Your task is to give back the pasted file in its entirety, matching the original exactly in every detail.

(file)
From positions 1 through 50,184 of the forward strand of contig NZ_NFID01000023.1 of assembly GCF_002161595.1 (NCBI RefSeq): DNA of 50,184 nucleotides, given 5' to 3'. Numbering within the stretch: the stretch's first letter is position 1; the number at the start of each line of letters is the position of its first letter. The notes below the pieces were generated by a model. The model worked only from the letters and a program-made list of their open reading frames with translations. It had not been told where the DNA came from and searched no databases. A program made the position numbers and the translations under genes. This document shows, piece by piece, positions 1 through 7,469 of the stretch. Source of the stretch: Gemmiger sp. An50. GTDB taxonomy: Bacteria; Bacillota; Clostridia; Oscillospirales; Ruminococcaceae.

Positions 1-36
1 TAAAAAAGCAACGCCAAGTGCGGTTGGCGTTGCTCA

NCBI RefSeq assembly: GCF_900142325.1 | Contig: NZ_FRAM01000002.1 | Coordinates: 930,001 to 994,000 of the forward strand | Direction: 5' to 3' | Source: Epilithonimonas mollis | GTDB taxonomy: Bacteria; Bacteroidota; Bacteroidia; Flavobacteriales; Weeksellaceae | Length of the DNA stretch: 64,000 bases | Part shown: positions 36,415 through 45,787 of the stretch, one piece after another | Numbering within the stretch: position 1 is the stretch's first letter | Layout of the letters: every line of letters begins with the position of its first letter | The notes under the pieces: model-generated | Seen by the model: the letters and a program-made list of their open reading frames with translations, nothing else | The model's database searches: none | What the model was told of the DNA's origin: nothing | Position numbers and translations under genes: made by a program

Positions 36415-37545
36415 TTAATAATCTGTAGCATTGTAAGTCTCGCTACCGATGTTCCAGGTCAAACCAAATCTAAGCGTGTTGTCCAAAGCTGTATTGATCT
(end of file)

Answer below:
From positions 1 through 50,184 of the forward strand of contig NZ_NFID01000023.1 of assembly GCF_002161595.1 (NCBI RefSeq): DNA of 50,184 nucleotides, given 5' to 3'. Numbering within the stretch: the stretch's first letter is position 1; the number at the start of each line of letters is the position of its first letter. The notes below the pieces were generated by a model. The model worked only from the letters and a program-made list of their open reading frames with translations. It had not been told where the DNA came from and searched no databases. A program made the position numbers and the translations under genes. This document shows, piece by piece, positions 1 through 7,469 of the stretch. Source of the stretch: Gemmiger sp. An50. GTDB taxonomy: Bacteria; Bacillota; Clostridia; Oscillospirales; Ruminococcaceae.

Positions 1-36
1 TAAAAAAGCAACGCCAAGTGCGGTTGGCGTTGCTCA

NCBI RefSeq assembly: GCF_900142325.1 | Contig: NZ_FRAM01000002.1 | Coordinates: 930,001 to 994,000 of the forward strand | Direction: 5' to 3' | Source: Epilithonimonas mollis | GTDB taxonomy: Bacteria; Bacteroidota; Bacteroidia; Flavobacteriales; Weeksellaceae | Length of the DNA stretch: 64,000 bases | Part shown: positions 36,415 through 45,787 of the stretch, one piece after another | Numbering within the stretch: position 1 is the stretch's first letter | Layout of the letters: every line of letters begins with the position of its first letter | The notes under the pieces: model-generated | Seen by the model: the letters and a program-made list of their open reading frames with translations, nothing else | The model's database searches: none | What the model was told of the DNA's origin: nothing | Position numbers and translations under genes: made by a program

Positions 36415-37545
36415 TTAATAATCTGTAGCATTGTAAGTCTCGCTACCGATGTTCCAGGTCAAACCAAATCTAAGCGTGTTGTCCAAAGCTGTATTGATCT